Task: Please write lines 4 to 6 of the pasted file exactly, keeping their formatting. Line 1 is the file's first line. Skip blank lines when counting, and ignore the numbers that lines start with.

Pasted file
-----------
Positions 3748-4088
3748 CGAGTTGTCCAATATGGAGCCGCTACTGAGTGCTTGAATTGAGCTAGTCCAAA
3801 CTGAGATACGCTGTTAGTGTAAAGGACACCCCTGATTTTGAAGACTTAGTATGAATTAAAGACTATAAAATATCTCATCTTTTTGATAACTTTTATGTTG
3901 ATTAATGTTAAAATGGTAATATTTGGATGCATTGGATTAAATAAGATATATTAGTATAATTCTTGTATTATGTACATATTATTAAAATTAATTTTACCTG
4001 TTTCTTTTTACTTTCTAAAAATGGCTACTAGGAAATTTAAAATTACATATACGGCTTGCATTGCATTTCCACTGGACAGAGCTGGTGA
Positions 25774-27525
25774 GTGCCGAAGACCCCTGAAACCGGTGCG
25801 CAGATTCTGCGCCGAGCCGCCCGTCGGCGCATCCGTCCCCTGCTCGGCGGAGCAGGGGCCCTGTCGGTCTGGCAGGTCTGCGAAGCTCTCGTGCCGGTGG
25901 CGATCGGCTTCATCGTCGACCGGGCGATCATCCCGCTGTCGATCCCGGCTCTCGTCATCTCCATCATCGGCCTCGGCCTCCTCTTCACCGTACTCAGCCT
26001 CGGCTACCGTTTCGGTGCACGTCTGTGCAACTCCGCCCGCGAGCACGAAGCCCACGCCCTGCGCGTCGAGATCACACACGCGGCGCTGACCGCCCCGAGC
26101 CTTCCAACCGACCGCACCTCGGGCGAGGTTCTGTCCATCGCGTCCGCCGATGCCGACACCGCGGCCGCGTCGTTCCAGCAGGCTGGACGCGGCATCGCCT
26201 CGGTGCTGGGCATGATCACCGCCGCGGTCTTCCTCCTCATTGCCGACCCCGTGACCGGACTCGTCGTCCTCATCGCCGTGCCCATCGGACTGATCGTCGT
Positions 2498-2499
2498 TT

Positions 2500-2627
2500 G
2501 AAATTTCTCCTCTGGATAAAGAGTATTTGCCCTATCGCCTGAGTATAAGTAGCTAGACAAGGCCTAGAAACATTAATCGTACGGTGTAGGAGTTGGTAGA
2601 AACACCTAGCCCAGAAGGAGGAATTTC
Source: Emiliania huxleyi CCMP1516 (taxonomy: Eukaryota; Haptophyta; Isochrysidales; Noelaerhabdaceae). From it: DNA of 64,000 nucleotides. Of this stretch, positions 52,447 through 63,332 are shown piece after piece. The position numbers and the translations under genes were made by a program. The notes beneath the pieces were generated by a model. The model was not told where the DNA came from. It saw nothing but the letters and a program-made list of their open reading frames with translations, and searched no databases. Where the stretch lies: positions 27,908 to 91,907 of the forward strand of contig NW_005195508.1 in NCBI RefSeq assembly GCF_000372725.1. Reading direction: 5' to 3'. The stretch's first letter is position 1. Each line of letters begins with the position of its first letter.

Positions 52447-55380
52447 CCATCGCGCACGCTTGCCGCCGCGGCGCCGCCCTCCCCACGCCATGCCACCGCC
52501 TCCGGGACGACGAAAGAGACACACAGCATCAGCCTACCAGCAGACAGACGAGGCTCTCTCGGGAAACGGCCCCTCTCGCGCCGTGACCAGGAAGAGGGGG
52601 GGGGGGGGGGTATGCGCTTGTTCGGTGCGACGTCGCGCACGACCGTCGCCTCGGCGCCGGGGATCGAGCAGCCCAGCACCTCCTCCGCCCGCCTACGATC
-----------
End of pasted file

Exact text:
3901 ATTAATGTTAAAATGGTAATATTTGGATGCATTGGATTAAATAAGATATATTAGTATAATTCTTGTATTATGTACATATTATTAAAATTAATTTTACCTG
4001 TTTCTTTTTACTTTCTAAAAATGGCTACTAGGAAATTTAAAATTACATATACGGCTTGCATTGCATTTCCACTGGACAGAGCTGGTGA
Positions 25774-27525